A pair of women Hawaii Police Department Chief Paul Ferreira referred to as “outstanding officers” and “very special” were promoted to major Tuesday.
Majors Aimee Wana and Sherry Bird are only the second and third women to reach that rank in the history of the Hawaii Police Department — and the first two in this millennium. The department’s first, Maj. Cheryl Reis, retired in 1994.
And although March is Women’s History Month, Wana said Wednesday that she doesn’t see Bird’s and her promotions as “breaking the glass ceiling.”
“I just think of it as coming to work and doing the best job as you can every day,” Wana said. “Women bring different perspectives and a different color into individual situations.”
Bird echoed that she doesn’t think the promotions are due to “a female factor, although we are females.”
“I just see it as working hard and hoping you inspire others to do the same thing, because ultimately, we want to make our department as strong as it can be,” Bird said.
Ferreira said the promotions to a rank that amounts to senior management in the command structure has everything to do with their track record and nothing to do with gender.
“Their work ethic is beyond reproach,” he said. “You give them an assignment, they’ll jump on it, and they’ll do it with no questions asked. There’s no supervision that is needed. They’ll just give you the end product. And at that level, that’s what you expect from the commanders — and that’s what we get from them.”
Wana, who’ll celebrate 26 years in the department in April, remains in the Administrative Bureau in Hilo, where she was a captain. A Hilo native and Hilo High School alumna, she rose from the ranks as a Hilo patrol officer, Kona Juvenile Aid Section detective, sergeant and lieutenant in the police dispatch center and South Kohala patrol captain.
Bird, an alumna of Kailua High School on Oahu and U.S. Army veteran, has spent her entire 23-year career with the department in West Hawaii. She’s currently assigned to the Kona Field Operations Bureau. She started as a patrol officer in South Kohala and Kona, served in the Criminal Intelligence Unit, was a detective and lieutenant in Kona Vice Section, lieutenant in Kona Criminal Investigation Division and South Kohala patrol captain.
Wana said she’s seen the department make “tremendous strides in the recruitment of females.”
According to the department, women, with 37 uniformed officers, now comprise 8.6% of the positions. That’s up from 30 uniformed women officers, or 6.7% of the force, in 2017.
When the department’s most recent recruit class graduated last month, three of the 22 new officers, 13%, were women.
“When I got in in 1995, there were 18 women,” Wana said. “So, there’s a lot more women and a lot more women of rank, at least as of late. We have several detectives. … At one point, we had four female lieutenants. Traditionally, woman have not risen very high in the rank structure, but a lot of it has to do with other responsibilities, not necessarily an organizational thing.”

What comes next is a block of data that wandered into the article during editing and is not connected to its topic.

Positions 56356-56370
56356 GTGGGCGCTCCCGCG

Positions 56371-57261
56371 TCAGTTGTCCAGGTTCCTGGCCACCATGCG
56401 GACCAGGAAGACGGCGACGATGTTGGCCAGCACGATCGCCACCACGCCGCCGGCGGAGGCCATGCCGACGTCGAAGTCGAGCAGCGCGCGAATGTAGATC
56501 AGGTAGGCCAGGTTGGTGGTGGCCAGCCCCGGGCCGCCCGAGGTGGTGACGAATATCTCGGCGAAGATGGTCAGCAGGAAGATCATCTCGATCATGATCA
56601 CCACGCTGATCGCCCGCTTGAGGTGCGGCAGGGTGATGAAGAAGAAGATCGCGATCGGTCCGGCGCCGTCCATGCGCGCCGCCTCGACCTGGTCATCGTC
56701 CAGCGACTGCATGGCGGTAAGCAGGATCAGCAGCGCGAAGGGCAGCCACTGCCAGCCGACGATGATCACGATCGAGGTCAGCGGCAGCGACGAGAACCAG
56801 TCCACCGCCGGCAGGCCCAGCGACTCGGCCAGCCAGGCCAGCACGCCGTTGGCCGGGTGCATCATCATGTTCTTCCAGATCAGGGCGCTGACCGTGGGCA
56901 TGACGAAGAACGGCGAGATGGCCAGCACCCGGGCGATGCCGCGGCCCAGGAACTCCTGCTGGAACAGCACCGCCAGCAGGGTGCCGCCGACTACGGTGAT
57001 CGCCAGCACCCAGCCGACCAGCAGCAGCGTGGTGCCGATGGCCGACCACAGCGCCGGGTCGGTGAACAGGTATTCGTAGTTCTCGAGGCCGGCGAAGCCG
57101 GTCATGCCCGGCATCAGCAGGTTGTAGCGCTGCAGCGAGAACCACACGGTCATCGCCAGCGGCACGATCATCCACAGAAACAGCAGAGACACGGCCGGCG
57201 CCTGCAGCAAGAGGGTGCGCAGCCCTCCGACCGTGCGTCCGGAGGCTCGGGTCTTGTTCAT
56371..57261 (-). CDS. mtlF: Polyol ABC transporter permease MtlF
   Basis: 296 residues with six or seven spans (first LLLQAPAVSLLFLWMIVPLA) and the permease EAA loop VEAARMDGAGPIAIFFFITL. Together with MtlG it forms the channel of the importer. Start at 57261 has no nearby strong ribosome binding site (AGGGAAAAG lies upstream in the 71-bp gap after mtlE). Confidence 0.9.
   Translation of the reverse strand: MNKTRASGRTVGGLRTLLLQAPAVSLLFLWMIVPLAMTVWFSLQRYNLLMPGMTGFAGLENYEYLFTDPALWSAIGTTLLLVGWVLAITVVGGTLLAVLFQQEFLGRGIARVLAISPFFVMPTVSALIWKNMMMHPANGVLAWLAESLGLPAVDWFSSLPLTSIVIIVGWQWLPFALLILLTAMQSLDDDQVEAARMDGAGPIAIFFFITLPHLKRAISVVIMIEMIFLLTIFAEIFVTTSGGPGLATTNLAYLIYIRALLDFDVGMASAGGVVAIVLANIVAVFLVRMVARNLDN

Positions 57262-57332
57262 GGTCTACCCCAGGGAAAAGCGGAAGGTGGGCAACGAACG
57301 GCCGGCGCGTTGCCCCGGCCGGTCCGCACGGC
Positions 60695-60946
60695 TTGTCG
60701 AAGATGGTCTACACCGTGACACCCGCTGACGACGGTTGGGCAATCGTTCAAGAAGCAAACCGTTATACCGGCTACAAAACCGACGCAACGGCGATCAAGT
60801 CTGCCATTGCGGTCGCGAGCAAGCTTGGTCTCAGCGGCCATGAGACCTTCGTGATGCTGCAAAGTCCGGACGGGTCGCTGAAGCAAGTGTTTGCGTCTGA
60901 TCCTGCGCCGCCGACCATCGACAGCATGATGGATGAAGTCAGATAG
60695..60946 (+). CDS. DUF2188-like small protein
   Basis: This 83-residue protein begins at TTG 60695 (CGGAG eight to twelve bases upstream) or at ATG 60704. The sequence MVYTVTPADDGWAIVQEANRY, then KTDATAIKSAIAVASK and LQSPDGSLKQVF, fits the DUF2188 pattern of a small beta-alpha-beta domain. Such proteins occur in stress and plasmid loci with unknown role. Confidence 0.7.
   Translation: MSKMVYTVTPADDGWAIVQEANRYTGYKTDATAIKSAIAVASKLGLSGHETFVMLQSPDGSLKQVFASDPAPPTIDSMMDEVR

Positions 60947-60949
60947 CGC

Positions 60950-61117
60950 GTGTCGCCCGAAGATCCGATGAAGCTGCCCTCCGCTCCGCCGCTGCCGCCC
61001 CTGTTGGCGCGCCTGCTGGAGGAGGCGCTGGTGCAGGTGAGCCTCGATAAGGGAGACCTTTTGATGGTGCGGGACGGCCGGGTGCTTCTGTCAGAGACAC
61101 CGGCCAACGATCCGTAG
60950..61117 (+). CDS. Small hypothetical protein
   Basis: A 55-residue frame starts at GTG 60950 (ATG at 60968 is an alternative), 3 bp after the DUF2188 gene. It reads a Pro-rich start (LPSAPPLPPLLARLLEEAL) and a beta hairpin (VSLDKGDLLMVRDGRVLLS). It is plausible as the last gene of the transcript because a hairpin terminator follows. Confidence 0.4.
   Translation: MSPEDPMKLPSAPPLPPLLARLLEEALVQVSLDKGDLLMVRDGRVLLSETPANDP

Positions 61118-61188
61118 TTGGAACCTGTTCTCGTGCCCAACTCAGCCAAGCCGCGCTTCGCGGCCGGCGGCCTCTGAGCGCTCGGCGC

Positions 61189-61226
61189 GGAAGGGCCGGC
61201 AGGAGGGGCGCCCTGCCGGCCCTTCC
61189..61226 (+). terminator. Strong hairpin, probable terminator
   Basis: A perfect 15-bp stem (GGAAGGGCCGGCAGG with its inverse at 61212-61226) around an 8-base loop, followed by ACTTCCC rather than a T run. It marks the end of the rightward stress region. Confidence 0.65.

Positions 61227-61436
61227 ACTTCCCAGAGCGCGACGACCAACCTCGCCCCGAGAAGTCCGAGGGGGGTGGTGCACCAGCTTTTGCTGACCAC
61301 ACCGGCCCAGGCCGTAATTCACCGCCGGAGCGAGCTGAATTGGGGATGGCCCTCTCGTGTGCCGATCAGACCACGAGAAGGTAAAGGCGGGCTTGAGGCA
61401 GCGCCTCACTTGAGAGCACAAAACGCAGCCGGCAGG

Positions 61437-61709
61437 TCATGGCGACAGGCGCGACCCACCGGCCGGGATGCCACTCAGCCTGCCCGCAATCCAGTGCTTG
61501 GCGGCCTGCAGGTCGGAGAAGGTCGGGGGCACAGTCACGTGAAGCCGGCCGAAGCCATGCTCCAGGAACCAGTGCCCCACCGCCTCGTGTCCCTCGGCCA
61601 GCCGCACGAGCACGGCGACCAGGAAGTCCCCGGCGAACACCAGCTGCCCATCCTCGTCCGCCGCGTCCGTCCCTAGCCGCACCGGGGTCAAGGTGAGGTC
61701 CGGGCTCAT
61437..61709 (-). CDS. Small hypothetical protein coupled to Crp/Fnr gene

A married mother of four, Wana speaks from experience.
“This had been, traditionally, a male-dominated career path. And I think women have a role in this place,” she added.
According to Bird, whose sister, Sharlotte, is a detective in Kona Juvenile Aid Section, her eye has always been on a law enforcement career.
“It sounds cliché, but ever since I remember, I wanted to be a police officer,” she said. “Seeing police officers in action, I liked the uniform. I liked the sharpness, the professionalism, the interaction I got to see with those officers and those they were interacting with. And to myself, I thought, ‘I want to be one of them.’
“So for me, being accepted into this police department was a dream come true. … Every day I feel super lucky and humbled to be a part of this police department.”
Asked what they would like to be if they weren’t police officers, Bird replied, “ooh, good question,” but neither came up with an alternative to the careers they currently enjoy.
“I wouldn’t change any of it,” Wana said. “This is a very tough career, and you have to choose to be here.
“But we do things like the Merrie Monarch Parade, and you see little kids on the side and they’re, like, waving at you. I will take the time and go down and shake that little kid’s hand. Because, you know what? Somebody, somewhere, you don’t know who you’re encouraging. Maybe they see that, and they see you as a role model they can look up to.”
Bird said the biggest reward is “just being able to see the difference you’ve made in somebody’s life.”
“I’ve spent a large portion of my career in vice. I try to treat everybody with dignity, empathy and compassion, and that includes the arrestees,” she explained. “In vice, you encounter people who are going through not-so-good times. And in vice — even though we go out there and try to get the drugs off the street — as part of that, I want to help people that are in these situations.
“So in the last, maybe two years, I’ve been approached by at least three different people who I encountered back when I was in vice. And they just thanked me for, No. 1, arresting them. And you don’t hear that often. And No. 2, just giving them the time and constantly encouraging them to pursue the right path.
“I feel fulfilled when I hear messages like that.”
Email John Burnett at email@example.com.